This revelation of Peace as a name for God finds its fullest expression in the name given to the coming Messiah by the prophet Isaiah: the Prince of Peace; and this 4 promise of peace is manifested by the angels that first Christmas night: ‘Glory to God in the highest, and on earth peace among men with whom he is pleased!’ But the true 5 revelation of divine peace is found, ironically, in the cross, where Christ, the Prince of Peace, shows us that the peace He offers, is profoundly different to that of the world. For St Paul, this peace of the cross is, at its heart, a reconciliation of all things in Christ, ‘whether on earth or in heaven, making peace by the blood of His cross.’ It is in this 6 reconciliation that we find the ultimate expression of the wholeness and completeness that peace means.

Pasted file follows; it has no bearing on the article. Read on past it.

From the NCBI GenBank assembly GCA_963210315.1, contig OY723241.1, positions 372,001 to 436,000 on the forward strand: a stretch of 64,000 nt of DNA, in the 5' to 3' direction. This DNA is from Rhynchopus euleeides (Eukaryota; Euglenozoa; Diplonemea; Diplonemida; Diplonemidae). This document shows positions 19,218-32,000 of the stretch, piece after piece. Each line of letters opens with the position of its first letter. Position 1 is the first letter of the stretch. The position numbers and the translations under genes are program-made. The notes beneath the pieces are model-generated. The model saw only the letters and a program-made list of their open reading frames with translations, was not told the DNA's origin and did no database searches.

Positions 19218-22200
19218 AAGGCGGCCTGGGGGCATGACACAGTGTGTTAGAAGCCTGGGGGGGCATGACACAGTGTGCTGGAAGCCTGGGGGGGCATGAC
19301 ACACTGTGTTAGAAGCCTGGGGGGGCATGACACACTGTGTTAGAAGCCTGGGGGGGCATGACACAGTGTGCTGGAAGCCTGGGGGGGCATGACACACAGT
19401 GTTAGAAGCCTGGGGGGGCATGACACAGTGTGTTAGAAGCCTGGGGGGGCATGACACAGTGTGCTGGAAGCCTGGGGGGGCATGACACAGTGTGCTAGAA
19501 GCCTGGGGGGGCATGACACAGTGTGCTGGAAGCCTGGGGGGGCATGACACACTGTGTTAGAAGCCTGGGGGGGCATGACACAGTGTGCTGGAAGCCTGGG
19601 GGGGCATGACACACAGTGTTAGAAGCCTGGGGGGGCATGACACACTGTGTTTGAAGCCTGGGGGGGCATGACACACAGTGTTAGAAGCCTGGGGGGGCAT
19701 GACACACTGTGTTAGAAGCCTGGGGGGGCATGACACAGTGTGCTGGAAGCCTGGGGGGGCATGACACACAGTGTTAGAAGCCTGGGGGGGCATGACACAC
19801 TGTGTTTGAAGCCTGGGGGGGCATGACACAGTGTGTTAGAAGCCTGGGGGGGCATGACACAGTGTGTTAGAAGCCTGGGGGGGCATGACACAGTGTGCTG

But if this peace is something brought about by a divine action, how can we be peacemakers? The peace of the cross flows into our lives through the sacraments. We can see that quite clearly if we think of the words we hear at the end of sacramental confession, ‘The Lord has freed you from your sins. Go in peace.’ True peace, which 7 flows from the cross, brings peace to our souls through the sacraments. To understand this, it is worth remembering that the sacraments are the actions of Christ Himself, and 8 their power is rooted in His Passion. So when we go to confession and hear the priest 9 say, go in peace, these are the words of our Divine Healer in the Gospels. The 10 sacraments bring about that wholeness and completeness which is rooted in the reconciliation of the cross. To live an integrated life, to live a peaceful life, we must live a sacramental life. To build peace, to be a peacemaker, means, first of all, bringing peace to our own souls. Only then can this become a peace which we share with others, and bring to perfection within our own society.